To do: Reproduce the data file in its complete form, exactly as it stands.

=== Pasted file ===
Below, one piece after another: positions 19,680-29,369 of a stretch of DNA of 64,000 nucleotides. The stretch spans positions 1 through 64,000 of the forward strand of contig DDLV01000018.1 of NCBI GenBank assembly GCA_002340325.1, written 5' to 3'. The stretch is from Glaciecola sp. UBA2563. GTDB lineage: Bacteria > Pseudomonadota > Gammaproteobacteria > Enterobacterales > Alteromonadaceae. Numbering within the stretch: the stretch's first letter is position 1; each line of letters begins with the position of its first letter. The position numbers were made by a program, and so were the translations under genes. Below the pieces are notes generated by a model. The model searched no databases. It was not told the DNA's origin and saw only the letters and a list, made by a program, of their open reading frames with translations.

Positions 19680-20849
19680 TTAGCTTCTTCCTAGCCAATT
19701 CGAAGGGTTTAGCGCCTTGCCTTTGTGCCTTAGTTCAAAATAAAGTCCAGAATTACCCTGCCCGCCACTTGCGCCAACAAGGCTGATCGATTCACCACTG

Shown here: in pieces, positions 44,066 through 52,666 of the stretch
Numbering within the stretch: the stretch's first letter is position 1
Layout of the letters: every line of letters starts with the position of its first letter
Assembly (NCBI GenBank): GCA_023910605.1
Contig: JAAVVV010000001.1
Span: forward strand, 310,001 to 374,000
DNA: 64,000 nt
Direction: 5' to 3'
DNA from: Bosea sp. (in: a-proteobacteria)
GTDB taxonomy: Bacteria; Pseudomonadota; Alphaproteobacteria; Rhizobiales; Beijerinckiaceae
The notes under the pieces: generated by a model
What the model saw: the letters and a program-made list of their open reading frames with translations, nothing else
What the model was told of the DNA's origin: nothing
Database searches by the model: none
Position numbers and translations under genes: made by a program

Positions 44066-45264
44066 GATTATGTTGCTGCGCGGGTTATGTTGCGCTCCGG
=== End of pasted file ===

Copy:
Below, one piece after another: positions 19,680-29,369 of a stretch of DNA of 64,000 nucleotides. The stretch spans positions 1 through 64,000 of the forward strand of contig DDLV01000018.1 of NCBI GenBank assembly GCA_002340325.1, written 5' to 3'. The stretch is from Glaciecola sp. UBA2563. GTDB lineage: Bacteria > Pseudomonadota > Gammaproteobacteria > Enterobacterales > Alteromonadaceae. Numbering within the stretch: the stretch's first letter is position 1; each line of letters begins with the position of its first letter. The position numbers were made by a program, and so were the translations under genes. Below the pieces are notes generated by a model. The model searched no databases. It was not told the DNA's origin and saw only the letters and a list, made by a program, of their open reading frames with translations.

Positions 19680-20849
19680 TTAGCTTCTTCCTAGCCAATT
19701 CGAAGGGTTTAGCGCCTTGCCTTTGTGCCTTAGTTCAAAATAAAGTCCAGAATTACCCTGCCCGCCACTTGCGCCAACAAGGCTGATCGATTCACCACTG

Shown here: in pieces, positions 44,066 through 52,666 of the stretch
Numbering within the stretch: the stretch's first letter is position 1
Layout of the letters: every line of letters starts with the position of its first letter
Assembly (NCBI GenBank): GCA_023910605.1
Contig: JAAVVV010000001.1
Span: forward strand, 310,001 to 374,000
DNA: 64,000 nt
Direction: 5' to 3'
DNA from: Bosea sp. (in: a-proteobacteria)
GTDB taxonomy: Bacteria; Pseudomonadota; Alphaproteobacteria; Rhizobiales; Beijerinckiaceae
The notes under the pieces: generated by a model
What the model saw: the letters and a program-made list of their open reading frames with translations, nothing else
What the model was told of the DNA's origin: nothing
Database searches by the model: none
Position numbers and translations under genes: made by a program

Positions 44066-45264
44066 GATTATGTTGCTGCGCGGGTTATGTTGCGCTCCGG